A 2005 Harvard University study of confidence in leadership found that almost two-thirds of Americans think we are suffering from a leadership crisis. The study’s respondents showed little confidence in the honesty, integrity and ethics of leaders in sectors ranging from business and religion to local, state and federal government. They also showed little faith in our leaders’ knowledge, skills and ability to inspire loyalty and enthusiasm among followers.
How can this be possible given the increased prominence of leadership topics in our culture today and the proliferation of leadership training in organizations and educational institutions? One possible answer is that we are ignoring what really constitutes leadership. We may have focused too much attention on issues of style, while ignoring issues of substance – character and virtue.
Do We Really Need Leaders?
At some point in our lives, we have all had a relationship with someone – a parent, a teacher, or an employer perhaps – who greatly changed the way we looked at life and the world. Someone who inspired and motivated us. Someone who taught us to set goals and instilled in us the confidence and spirit to achieve them. Such a person is a true leader.
Today, we are surrounded by people we may call leaders – in government, in business, in education, in the arts. But in truth, we are suffering from a scarcity of genuine leadership. Where are these people really leading us, and why?
After witnessing so much deceit and such frequent abuse of power, many people have ceased trusting their leaders. Still, no matter how cynical we may grow, we resign ourselves to the fact that we need someone to keep our various houses in order. Since we are so preoccupied with our own lives, we are willing to elect or appoint officials to manage the affairs of the land.
But is a leader merely a manager? What should we expect from our leaders? And do we really need leaders in the first place? The answer is yes, we do need leaders. We need guidance in our lives. On our own, we lack the vision, direction and strength to reach our goals. As adults, with the capacity to reason for ourselves, most of us are so overwhelmed by the pressures of daily survival, we rarely find the time and energy to focus on life’s larger issues. And when we do, our emotions and inherent subjectivity limit our vision and constrict our movement.
Torah leadership provides a new perspective, inspiring us to expand our narrow field of vision. When we are preoccupied with our self interests – be they petty or great – a leader sends out a wake-up call, alerting us to seek the true priorities in life.
A sense of urgency is just as important in a leader as a sense of vision. Leadership today is sorely lacking the quality of urgency. Many of our leaders are effective managers, and some are even inspirational. We have CEOs who can direct thousands of employees toward a single objective, and politicians whose rhetoric inspires millions of citizens to support them.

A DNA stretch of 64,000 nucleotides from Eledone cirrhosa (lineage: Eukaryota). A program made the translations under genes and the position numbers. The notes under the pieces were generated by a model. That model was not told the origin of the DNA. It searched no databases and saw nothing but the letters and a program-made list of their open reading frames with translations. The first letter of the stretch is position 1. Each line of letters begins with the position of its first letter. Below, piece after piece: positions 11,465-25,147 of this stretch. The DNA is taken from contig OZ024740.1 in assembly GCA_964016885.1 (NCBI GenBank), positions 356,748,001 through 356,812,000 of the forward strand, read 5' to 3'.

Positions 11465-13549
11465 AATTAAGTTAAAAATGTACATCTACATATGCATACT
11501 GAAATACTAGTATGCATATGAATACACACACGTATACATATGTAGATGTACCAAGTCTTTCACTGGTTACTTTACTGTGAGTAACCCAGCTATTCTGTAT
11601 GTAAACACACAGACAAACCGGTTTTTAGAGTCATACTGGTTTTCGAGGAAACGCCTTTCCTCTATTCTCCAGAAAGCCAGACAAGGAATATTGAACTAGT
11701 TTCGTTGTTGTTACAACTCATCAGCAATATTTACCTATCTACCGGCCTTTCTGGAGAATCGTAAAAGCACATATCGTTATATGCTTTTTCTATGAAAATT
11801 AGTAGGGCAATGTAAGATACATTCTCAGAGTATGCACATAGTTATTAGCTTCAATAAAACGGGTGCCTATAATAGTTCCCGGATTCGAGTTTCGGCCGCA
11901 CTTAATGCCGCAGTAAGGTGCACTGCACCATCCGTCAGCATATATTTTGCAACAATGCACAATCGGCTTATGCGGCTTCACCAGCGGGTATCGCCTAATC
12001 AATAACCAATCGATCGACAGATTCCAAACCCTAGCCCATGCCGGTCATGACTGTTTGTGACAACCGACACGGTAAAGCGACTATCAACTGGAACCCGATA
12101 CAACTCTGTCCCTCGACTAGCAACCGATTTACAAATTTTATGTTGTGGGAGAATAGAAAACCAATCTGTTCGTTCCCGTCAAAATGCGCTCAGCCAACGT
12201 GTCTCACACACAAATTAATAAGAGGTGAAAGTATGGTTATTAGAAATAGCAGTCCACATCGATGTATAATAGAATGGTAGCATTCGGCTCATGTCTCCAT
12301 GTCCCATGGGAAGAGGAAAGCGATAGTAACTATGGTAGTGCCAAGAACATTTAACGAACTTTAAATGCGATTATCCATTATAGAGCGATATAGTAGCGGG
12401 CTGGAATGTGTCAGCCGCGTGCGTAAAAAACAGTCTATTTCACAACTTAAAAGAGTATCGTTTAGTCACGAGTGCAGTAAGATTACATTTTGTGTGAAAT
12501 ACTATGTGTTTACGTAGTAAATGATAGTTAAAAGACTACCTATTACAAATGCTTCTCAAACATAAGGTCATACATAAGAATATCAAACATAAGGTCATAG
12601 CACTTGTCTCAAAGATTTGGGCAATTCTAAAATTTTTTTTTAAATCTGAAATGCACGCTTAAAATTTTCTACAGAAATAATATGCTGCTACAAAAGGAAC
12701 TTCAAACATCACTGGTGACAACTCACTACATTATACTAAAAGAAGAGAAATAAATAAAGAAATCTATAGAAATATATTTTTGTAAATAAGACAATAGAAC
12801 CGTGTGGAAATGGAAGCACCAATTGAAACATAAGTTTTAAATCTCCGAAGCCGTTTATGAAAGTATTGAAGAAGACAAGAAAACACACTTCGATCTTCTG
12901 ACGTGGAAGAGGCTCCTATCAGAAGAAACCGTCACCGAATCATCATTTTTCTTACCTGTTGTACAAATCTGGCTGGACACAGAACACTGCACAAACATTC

What these leaders don’t provide is simple – and essential: a vision for life itself. Genuine leadership must give people a long-term vision that imbues their lives with meaning; it must point them in a new direction and show how their every action is an indispensable part of a purposeful whole. It is not enough for our leaders to teach us to be productive or efficient. They need to inspire us to change or improve the world in a productive, meaningful way. And this creates a compelling sense of urgency: to fulfill this vision of life.
In our secular society, we tend to think of a leader as a person who is well connected, powerful, charismatic, or wealthy. We judge our leaders by what they have. But a true leader should be judged by what he has not – ego, arrogance and self-interest. A true leader sees his work as a selfless service toward a higher purpose. Leadership is not power and dominance, it is servitude. This does not mean that a leader is weak, for he derives great strength from his dedication to a purpose that is greater than himself.
Five Core Leadership Skills
|The ability to formulate ideas, to understand opportunities or the need for change, to create a mental picture of the future, and to articulate all of that clearly in words and images.
|The ability to see what’s important, to understand the available choices, and to make sound, practical decisions – discrimination is free form decision-making rather than rule-based decision-making. It’s knowing what questions to ask and being able to answer them in the absence of rules or previous experience.
|The ability to see the “big picture” and devise an effective path – the “right actions” – which will lead to realizing the vision.
|The determination and energy to follow through and make the vision a reality even in the face of obstacles, opposition, uncertainty, and risk.
|The ability to communicate the vision and the strategy, and also to infuse people with enthusiasm, dedication and some of the leader’s own spirit.